Author Topic: Non-fast food drive thrus  (Read 15066 times)

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Thipu1

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Re: Non-fast food drive thrus
« Reply #195 on: October 12, 2013, 08:10:33 AM »
NYC alcohol laws are a little odd.

You can buy beer at just about any corner store but, for wine or liquor you have to go to a liquor store.  Liquor stores can carry things like wine glasses and and books about alcohol but you can't buy beer, soft drinks or snacks. 

Sophia

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Re: Non-fast food drive thrus
« Reply #196 on: October 12, 2013, 03:10:05 PM »
Until a couple of months ago you couldn't buy hard liquor anywhere in the city.  City is in the top 50 biggest.  The liquor stores were the same size as everywhere else.  They just filled the space with lots and lots of wine and a better beer selection. 
I do remember the first time I went into a 7-11 and Mondavi wine was next to the Big Gulp machine. 

katycoo

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Re: Non-fast food drive thrus
« Reply #197 on: October 13, 2013, 12:05:48 AM »
We don't have alcohol at supermarkets here, but the bottle-o normally is near a supermarket anyway.

It depends where you live in Oz.

My local Coles has a liquor aisle and the Woollies connects to a bottle-o (can enter it from the store or from the mall proper). At the other shopping centre I visit regularly, it's more like Katana_Geldar describes.

Many, if not all, of the small suburban grocery stores in my city also have a decent range of beer, wine and spirits, although the prices are a bit higher (in general, not just for liquor).

Those ones you have to make a separate transaction though - ALDI now has an actual in store section with alcohol - you just need to go through a specific register - like when you buy cigarettes.  But its all one transaction.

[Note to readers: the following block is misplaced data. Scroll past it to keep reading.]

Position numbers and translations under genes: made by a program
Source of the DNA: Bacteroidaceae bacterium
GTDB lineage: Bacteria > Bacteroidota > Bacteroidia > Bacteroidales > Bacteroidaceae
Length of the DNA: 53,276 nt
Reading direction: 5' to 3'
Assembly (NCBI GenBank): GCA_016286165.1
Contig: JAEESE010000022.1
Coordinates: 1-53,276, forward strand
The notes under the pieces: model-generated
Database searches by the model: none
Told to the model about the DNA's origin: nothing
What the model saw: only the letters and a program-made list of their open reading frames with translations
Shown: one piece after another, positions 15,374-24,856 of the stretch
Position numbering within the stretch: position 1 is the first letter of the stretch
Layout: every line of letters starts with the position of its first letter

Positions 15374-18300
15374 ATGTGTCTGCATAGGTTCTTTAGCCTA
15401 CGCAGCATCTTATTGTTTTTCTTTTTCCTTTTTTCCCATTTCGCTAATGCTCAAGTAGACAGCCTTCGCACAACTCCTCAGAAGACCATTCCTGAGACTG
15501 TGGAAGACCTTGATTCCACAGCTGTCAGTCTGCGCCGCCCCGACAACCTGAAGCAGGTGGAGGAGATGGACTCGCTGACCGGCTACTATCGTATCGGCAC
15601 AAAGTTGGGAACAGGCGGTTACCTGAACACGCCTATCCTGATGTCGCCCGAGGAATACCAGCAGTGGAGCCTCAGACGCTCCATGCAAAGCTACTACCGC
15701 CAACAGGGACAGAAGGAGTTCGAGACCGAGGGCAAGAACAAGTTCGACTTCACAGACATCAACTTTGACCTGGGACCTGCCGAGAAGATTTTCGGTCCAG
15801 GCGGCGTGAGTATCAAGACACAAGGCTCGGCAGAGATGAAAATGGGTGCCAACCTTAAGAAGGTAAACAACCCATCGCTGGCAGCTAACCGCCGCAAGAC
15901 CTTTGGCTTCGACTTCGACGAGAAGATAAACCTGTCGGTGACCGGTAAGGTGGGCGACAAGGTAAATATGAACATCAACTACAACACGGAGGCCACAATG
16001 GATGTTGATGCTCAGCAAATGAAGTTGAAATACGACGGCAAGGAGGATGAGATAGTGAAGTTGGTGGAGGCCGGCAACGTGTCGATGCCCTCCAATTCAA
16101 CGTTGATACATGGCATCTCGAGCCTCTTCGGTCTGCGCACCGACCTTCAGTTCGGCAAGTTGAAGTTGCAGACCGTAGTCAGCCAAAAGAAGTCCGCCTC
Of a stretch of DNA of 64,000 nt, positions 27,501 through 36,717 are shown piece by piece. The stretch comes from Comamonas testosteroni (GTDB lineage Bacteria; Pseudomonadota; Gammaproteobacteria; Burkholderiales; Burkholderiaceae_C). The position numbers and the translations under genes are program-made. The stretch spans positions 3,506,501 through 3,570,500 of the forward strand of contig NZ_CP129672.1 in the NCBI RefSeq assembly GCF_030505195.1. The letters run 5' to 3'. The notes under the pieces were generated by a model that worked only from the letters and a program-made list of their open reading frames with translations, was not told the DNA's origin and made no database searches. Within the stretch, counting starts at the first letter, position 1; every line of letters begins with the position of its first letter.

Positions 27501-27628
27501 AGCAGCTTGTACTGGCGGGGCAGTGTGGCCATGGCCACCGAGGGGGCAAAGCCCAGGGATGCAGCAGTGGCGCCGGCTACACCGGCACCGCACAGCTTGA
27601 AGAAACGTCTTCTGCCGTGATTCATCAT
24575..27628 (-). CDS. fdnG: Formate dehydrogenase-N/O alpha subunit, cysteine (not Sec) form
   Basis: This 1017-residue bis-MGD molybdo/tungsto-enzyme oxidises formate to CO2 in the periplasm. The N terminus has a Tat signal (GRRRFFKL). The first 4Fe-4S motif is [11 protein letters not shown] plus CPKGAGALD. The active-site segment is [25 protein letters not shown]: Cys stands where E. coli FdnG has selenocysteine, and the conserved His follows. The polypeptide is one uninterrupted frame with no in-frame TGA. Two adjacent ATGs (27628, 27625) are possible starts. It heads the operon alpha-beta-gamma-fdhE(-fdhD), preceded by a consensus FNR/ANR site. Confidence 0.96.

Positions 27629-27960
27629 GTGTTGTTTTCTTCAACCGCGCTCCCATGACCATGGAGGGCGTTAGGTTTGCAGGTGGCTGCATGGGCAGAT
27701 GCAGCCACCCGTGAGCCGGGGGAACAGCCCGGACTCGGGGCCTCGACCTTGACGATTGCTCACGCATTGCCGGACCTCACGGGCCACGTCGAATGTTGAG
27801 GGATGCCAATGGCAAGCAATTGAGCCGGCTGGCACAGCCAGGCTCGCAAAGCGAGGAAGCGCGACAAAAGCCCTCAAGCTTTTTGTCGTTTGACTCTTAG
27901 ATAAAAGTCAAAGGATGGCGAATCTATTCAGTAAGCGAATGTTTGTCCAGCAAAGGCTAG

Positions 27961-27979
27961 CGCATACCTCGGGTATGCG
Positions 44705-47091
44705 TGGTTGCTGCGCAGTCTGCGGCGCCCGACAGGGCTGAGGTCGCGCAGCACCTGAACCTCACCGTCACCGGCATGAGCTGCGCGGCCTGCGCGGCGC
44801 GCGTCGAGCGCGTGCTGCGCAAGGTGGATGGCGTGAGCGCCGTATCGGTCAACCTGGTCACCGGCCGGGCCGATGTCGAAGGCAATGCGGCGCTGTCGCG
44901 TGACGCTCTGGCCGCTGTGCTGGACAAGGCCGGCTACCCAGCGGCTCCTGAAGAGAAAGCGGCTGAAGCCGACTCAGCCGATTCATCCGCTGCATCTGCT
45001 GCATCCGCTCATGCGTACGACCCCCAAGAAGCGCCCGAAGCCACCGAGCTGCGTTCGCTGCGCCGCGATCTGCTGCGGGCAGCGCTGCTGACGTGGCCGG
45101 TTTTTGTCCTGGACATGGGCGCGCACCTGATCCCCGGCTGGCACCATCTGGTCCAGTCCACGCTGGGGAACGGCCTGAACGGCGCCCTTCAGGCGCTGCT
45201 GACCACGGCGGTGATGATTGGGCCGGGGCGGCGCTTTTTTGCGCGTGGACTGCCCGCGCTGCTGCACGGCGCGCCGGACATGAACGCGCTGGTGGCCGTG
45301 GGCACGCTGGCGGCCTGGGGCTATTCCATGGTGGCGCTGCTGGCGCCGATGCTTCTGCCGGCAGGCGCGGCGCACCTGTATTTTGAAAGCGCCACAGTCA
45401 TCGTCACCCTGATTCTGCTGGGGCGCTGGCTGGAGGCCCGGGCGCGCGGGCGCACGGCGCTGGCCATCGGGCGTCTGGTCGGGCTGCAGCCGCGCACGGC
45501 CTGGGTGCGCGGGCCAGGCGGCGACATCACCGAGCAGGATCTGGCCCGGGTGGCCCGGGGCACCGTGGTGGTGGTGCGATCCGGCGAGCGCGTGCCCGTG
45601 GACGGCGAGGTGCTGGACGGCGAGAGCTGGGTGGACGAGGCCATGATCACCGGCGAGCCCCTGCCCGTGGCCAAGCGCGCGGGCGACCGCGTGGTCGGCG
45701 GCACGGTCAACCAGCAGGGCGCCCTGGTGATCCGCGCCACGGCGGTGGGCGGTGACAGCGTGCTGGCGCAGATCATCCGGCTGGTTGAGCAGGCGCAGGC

Heck, you can get wine and beer at Walgreens now. That freaked me out the first time I saw it.

Psychopoesie

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Re: Non-fast food drive thrus
« Reply #198 on: October 13, 2013, 01:29:57 AM »
We don't have alcohol at supermarkets here, but the bottle-o normally is near a supermarket anyway.

It depends where you live in Oz.

My local Coles has a liquor aisle and the Woollies connects to a bottle-o (can enter it from the store or from the mall proper). At the other shopping centre I visit regularly, it's more like Katana_Geldar describes.

Many, if not all, of the small suburban grocery stores in my city also have a decent range of beer, wine and spirits, although the prices are a bit higher (in general, not just for liquor).

Those ones you have to make a separate transaction though - ALDI now has an actual in store section with alcohol - you just need to go through a specific register - like when you buy cigarettes.  But its all one transaction.

Heck, you can get wine and beer at Walgreens now. That freaked me out the first time I saw it.

No separate transaction is required at that Coles supermarket. The registers have a lighted sign above them that indicates if they are ok to process alcohol or not.

Not sure about the Woollies with the connected liquor shop - been a while since I've purchased anything with alcohol from there.

I completely forgot about the Aldi. Had noticed their wines. They offer a different choice to most other shops.

Hillia

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Re: Non-fast food drive thrus